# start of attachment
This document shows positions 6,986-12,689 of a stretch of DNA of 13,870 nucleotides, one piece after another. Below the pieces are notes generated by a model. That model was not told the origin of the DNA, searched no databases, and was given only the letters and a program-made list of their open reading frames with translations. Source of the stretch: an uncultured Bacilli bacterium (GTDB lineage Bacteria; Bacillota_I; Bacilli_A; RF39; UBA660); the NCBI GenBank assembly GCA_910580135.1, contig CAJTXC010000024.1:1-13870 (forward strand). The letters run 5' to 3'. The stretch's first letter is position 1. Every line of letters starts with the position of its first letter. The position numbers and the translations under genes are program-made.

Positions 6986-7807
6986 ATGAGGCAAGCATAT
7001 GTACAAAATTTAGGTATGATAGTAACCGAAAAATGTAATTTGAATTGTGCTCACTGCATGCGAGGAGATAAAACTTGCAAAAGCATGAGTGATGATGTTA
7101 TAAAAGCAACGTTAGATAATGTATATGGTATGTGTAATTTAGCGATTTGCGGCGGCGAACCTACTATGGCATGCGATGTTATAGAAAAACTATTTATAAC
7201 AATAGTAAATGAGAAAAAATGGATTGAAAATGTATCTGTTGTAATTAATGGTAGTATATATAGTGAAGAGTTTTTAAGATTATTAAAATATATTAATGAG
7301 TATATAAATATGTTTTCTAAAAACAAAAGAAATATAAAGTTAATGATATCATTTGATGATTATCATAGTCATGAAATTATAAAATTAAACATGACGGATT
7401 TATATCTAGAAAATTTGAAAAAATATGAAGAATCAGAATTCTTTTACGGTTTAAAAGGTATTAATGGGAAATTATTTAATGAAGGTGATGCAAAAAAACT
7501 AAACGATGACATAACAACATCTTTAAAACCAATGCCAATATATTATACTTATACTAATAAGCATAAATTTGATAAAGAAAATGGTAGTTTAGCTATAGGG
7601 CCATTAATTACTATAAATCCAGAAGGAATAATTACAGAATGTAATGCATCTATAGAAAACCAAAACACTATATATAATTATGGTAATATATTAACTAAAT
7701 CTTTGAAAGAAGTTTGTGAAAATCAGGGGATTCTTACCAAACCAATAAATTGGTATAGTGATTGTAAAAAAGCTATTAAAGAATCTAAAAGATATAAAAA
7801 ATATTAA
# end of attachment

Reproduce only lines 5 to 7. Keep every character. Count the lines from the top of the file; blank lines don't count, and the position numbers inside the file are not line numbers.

7101 TAAAAGCAACGTTAGATAATGTATATGGTATGTGTAATTTAGCGATTTGCGGCGGCGAACCTACTATGGCATGCGATGTTATAGAAAAACTATTTATAAC
7201 AATAGTAAATGAGAAAAAATGGATTGAAAATGTATCTGTTGTAATTAATGGTAGTATATATAGTGAAGAGTTTTTAAGATTATTAAAATATATTAATGAG
7301 TATATAAATATGTTTTCTAAAAACAAAAGAAATATAAAGTTAATGATATCATTTGATGATTATCATAGTCATGAAATTATAAAATTAAACATGACGGATT